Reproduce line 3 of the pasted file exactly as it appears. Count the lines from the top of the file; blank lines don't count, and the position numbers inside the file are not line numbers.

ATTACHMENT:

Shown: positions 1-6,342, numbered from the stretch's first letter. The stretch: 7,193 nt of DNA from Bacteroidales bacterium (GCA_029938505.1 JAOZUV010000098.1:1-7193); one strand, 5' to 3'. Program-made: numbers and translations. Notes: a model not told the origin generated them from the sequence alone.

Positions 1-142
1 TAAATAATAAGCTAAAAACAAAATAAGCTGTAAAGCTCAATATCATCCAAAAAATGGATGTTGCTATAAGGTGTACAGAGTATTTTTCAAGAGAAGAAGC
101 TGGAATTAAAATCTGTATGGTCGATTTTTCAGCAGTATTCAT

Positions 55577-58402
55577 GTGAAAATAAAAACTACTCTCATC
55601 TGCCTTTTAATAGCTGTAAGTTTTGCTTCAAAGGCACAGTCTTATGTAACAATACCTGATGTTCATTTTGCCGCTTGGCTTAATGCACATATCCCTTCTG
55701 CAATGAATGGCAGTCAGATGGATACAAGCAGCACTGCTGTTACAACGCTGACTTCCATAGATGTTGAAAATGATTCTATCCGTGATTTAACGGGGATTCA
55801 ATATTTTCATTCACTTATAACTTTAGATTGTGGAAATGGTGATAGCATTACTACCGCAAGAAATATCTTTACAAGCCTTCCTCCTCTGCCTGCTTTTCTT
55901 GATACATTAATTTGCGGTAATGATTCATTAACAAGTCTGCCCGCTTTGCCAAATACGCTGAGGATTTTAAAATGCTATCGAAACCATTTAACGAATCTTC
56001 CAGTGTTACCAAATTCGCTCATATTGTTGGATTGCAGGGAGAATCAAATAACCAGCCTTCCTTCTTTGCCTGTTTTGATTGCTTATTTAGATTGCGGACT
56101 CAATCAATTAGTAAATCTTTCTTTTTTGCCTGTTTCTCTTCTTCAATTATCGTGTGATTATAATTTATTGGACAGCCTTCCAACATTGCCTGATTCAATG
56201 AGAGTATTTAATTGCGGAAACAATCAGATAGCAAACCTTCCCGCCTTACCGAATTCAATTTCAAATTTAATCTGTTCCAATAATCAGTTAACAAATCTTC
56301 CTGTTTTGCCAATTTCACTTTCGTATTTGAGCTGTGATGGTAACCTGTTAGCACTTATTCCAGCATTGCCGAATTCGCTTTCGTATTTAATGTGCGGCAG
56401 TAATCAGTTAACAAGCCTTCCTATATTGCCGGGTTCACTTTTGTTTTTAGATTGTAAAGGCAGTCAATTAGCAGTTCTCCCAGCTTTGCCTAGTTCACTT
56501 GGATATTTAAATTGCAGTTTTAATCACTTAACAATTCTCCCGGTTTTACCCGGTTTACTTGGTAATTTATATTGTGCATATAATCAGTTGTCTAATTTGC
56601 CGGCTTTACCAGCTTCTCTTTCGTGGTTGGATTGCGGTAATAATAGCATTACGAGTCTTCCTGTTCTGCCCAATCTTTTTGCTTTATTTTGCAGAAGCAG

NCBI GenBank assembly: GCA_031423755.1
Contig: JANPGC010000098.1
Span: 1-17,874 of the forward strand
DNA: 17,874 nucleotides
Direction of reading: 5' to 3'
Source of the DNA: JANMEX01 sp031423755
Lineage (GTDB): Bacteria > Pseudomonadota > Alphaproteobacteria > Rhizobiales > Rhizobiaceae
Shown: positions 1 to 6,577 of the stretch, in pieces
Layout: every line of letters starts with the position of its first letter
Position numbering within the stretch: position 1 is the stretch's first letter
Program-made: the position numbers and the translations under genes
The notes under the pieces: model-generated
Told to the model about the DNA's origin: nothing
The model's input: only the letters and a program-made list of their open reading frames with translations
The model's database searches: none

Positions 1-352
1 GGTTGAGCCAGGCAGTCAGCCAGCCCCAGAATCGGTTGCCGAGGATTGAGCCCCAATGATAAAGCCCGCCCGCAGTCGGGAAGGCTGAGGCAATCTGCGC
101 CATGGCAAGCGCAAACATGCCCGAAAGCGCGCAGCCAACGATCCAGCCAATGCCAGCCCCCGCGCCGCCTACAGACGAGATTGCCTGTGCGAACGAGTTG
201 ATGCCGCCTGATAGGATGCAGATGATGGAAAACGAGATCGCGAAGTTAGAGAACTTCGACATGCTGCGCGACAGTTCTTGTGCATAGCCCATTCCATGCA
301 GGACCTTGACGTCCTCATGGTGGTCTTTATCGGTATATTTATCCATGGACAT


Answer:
1 TAAATAATAAGCTAAAAACAAAATAAGCTGTAAAGCTCAATATCATCCAAAAAATGGATGTTGCTATAAGGTGTACAGAGTATTTTTCAAGAGAAGAAGC